Why I can't stand people clapping
"I've given up explaining to people, because they just don't get it," Hannah Molesworth says.
The 26-year-old is autistic which means she struggles to be around people when they're clapping.
"Sometimes I literally just freeze up and I'll just sit there and get more overwhelmed until I end up crying, have a meltdown or run away.
"I'll have a panic attack, feel cold and my vision goes into tunnel vision."
The students' union at the University of Manchester has recently voted to ditch clapping, whooping and cheering in favour of "jazz hands".
Union officer Sara Khan said traditional clapping can cause issues for students with autism, sensory issues or deafness.
Hannah's struggled with loud noises like clapping her whole life but wasn't diagnosed with autism until she was 23.
The condition affects a person's social interaction, communication, interests and behaviour.
"It's almost like when you have a cold or flu or a headache and everything in your head sounds really loud. That's my reality all the time," she tells Radio 1 Newsbeat.
"When I was at school, during assemblies and awards and things, it felt like people would just clap all the time. It would get so overstimulating for me. Especially in a big echoey room.
"The biggest thing is sporting events. When the World Cup was on in pubs I couldn't handle it."
But Hannah, from Weymouth, Dorset, doesn't agree with a ban on clapping.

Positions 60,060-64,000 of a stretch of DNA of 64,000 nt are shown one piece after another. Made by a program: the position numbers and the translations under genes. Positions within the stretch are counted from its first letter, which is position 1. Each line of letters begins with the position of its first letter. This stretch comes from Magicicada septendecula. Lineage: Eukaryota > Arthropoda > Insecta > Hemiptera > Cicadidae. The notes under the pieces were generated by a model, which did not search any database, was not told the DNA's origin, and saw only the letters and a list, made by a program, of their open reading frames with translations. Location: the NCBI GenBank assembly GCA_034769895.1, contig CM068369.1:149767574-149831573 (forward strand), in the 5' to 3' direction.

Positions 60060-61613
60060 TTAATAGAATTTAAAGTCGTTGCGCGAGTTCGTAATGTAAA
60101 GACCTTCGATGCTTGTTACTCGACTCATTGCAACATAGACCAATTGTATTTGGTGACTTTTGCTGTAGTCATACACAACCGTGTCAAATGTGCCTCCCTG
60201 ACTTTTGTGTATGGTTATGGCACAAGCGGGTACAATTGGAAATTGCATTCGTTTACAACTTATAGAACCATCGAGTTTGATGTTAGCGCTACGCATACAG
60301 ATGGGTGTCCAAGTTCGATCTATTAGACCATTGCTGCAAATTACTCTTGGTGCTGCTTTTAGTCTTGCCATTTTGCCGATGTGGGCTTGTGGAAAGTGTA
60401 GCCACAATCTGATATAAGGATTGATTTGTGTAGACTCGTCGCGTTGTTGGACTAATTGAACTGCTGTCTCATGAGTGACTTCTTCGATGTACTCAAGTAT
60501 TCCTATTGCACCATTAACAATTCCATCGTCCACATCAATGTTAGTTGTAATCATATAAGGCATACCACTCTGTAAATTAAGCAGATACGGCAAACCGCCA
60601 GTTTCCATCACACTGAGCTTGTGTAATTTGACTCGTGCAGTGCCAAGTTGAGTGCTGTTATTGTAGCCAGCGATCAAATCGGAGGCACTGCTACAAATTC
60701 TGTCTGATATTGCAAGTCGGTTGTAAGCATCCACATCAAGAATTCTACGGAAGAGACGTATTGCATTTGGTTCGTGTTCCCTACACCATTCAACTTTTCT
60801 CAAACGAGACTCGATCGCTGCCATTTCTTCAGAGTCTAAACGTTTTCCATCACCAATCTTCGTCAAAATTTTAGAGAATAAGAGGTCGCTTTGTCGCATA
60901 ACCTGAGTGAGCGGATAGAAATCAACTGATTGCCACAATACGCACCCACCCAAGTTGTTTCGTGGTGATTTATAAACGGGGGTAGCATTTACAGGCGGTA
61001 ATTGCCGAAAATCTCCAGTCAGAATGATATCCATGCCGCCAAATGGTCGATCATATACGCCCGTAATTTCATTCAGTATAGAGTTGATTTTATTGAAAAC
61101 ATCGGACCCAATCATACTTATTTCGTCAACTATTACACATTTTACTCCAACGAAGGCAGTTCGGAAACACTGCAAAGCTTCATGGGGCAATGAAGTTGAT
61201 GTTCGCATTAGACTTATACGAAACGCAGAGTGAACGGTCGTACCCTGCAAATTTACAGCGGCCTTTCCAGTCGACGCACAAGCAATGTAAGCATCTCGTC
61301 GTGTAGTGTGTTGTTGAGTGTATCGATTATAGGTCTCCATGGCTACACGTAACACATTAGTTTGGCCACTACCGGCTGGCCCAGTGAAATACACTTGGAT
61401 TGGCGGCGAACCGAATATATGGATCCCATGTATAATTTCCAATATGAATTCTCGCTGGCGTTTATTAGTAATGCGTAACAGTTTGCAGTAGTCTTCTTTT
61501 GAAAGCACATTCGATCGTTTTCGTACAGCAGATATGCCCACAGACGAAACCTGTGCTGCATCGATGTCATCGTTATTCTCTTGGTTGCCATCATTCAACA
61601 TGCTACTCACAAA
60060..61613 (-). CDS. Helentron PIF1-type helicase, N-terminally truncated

Instead she believes the students' union should be putting more effort into raising awareness of autistic people.
"This would not only educate everyone about what to do if someone like me has a meltdown, but also help autistic people feel more accepted.
"You can ban loud noise in one scenario but as soon as you're out of campus you could encounter a loud noise and therefore it's a bit pointless."
She also says it could "breed resentment" if other students start to harbour bad feelings towards autistic people.
"The thing with loud noises is, if I'm prepared for them I can cope with them because I'm expecting them.
"When I get most nervous is when I'm not expecting them so my body just goes into fight or flight mode. I just get completely over stimulated and I find it hard to process what's going on."
Hannah says autism means she struggles in social situations and doesn't have many friends.
But she says she's connected with other people who are autistic online - which has been a great support.